Originally published in OtherWords.
We celebrate Martin Luther King, Jr. Day not only to commemorate King’s historic role in overcoming racism and other injustice, but because his work and vision remain relevant.
Today’s persistent racism in policing, health care, housing, and elsewhere, and attacks on voting rights — particularly for Black Americans — show that Martin Luther King, Jr. Day is not just about the past or the South.
King got arrested in Alabama. He marched in Chicago. He spoke truth to power in Washington. He worked with countless activists and ordinary people to take action that transformed the Jim Crow South and impacted this whole country.
But his outlook went well beyond our borders. Martin Luther King was an internationalist.
He spoke out against the U.S. war in Vietnam, appalled by a government that came up short when it came to investing money to end poverty but found endless funds for destruction.
But beyond opposing the war on the grounds of its violent misuse of the national wealth, King was compelled to speak out because of the suffering of the people of Vietnam. “They watch as we poison their water, as we kill a million acres of their crops,” he said in 1967. “They must weep as the bulldozers roar through their areas preparing to destroy the precious trees.”
King’s anti-war stance is painfully relevant today.
Describing the false belief that an American invasion would make life better for the people of Vietnam, King said that “we again fell victim to the deadly Western arrogance that has poisoned the international atmosphere for so long.” Those words could tragically apply to U.S. actions in Afghanistan, Iraq, and many other places, especially over the past 20 years.
But King’s global perspective was not limited to condemning war — it was also about making change. He took inspiration from struggles for freedom around the world and used it to fuel campaigns for civil rights and against poverty here.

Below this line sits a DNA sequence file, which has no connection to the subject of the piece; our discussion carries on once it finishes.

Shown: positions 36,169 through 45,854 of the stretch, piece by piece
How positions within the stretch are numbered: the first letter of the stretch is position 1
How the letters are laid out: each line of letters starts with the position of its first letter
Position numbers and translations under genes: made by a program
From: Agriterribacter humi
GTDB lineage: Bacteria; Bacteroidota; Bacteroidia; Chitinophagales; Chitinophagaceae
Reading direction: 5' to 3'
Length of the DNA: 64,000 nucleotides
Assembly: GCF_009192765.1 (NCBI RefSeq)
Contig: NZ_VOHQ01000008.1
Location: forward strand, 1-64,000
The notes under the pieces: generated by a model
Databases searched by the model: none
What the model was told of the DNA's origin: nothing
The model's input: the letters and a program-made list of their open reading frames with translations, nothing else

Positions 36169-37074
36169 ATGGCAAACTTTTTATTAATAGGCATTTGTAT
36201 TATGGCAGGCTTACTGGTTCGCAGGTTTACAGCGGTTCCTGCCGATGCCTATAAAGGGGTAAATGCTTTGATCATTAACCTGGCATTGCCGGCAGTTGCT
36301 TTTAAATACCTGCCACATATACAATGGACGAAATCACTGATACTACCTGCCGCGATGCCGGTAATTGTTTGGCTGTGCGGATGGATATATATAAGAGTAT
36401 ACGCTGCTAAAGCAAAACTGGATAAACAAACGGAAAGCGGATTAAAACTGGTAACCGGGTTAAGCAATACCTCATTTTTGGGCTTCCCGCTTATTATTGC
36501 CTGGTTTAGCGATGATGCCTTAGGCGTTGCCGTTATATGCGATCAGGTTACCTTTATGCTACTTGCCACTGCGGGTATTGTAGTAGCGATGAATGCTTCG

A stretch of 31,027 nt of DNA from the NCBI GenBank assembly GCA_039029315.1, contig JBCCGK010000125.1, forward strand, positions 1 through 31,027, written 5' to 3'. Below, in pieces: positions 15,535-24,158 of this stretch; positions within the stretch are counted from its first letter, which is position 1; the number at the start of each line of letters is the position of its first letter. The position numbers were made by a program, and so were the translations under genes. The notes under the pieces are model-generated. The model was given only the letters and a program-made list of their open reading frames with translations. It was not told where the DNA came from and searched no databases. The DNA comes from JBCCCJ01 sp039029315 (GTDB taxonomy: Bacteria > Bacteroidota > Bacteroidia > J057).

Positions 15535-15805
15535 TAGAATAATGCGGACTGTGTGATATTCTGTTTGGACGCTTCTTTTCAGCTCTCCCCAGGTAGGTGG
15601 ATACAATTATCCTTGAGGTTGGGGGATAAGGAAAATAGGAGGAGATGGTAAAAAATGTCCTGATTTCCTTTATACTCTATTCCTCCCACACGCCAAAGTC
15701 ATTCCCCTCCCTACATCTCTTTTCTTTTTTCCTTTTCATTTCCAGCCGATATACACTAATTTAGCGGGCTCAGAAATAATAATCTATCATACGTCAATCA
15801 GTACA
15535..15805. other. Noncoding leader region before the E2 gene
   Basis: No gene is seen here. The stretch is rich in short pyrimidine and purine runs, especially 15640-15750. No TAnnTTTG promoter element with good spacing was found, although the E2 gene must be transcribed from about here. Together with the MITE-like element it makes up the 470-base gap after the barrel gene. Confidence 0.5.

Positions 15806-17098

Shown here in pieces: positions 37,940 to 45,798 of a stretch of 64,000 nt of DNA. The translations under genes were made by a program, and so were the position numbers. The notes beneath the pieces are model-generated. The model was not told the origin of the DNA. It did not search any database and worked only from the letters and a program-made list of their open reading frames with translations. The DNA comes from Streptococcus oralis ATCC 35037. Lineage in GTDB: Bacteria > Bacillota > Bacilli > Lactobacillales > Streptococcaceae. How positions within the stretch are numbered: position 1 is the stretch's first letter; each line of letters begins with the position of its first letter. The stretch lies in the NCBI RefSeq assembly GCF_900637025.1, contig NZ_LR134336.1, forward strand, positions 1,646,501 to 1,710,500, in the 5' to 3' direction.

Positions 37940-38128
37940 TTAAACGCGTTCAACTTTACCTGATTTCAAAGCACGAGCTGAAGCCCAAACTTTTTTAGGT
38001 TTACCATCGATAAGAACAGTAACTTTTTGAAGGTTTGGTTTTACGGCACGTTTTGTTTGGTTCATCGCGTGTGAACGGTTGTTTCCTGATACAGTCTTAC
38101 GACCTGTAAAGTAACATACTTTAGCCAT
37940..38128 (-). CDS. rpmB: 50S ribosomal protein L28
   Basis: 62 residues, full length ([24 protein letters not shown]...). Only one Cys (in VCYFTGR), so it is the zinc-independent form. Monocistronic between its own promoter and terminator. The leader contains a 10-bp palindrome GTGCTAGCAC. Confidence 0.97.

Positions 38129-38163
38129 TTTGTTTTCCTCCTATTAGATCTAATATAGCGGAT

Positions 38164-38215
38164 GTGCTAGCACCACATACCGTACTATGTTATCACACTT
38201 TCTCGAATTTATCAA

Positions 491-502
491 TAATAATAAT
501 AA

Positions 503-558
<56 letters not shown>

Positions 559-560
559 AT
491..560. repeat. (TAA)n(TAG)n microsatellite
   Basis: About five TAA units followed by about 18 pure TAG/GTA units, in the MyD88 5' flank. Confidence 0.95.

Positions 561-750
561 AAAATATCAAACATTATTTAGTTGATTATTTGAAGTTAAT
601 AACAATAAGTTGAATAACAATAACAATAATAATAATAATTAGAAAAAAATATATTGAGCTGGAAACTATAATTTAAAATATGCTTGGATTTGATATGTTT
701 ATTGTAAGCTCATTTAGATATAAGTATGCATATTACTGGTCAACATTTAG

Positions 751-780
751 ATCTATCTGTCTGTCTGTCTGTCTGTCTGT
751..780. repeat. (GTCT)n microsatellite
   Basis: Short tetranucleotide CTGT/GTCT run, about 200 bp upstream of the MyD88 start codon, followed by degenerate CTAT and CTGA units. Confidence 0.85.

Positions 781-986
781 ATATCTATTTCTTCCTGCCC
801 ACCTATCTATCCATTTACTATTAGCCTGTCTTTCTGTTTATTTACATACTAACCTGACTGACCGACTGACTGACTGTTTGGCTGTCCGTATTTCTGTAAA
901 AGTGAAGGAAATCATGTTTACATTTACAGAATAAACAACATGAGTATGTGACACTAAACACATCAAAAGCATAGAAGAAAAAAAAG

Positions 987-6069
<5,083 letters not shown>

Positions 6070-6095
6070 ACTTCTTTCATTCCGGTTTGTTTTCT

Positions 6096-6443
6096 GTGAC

King was inspired by the Indian anti-colonial movement, studied Gandhi’s strategies, and brought lessons to fellow activists as they crafted campaigns against racism and poverty in the United States. He was also present in Ghana for that country’s declaration of independence from British rule and the inauguration of its first prime minister, Kwame Nkrumah.
As an active observer of struggles against colonialism around the world, King brought lessons from freedom struggles elsewhere to the U.S. to motivate change here. Writing in 1963, King lamented that “the nations of Asia and Africa are moving with jetlike speed toward the goal of political independence, and we still creep at horse-and-buggy pace toward the gaining of a cup of coffee at a lunch counter.”
We face any number of injustices and social problems in the U.S. today. To solve many of them, it would help to expand the conversation beyond our own country.
After all, the United States is not the only place where conflicts rage about how to overcome racism, sexism, discrimination against LGBTQ people, and other forms of division and oppression. It is not the only country where there is deep disagreement about national history and how to teach it. And it is far from the only place where there are battles over basic democratic rights.
And then there are problems that truly demand an international perspective and collaboration because they extend across borders — such as pandemics and climate change.
People around the world confront these problems, and we should join them. As we celebrate Martin Luther King and his legacy, we should be sure to honor his internationalism, and see its urgent relevance today.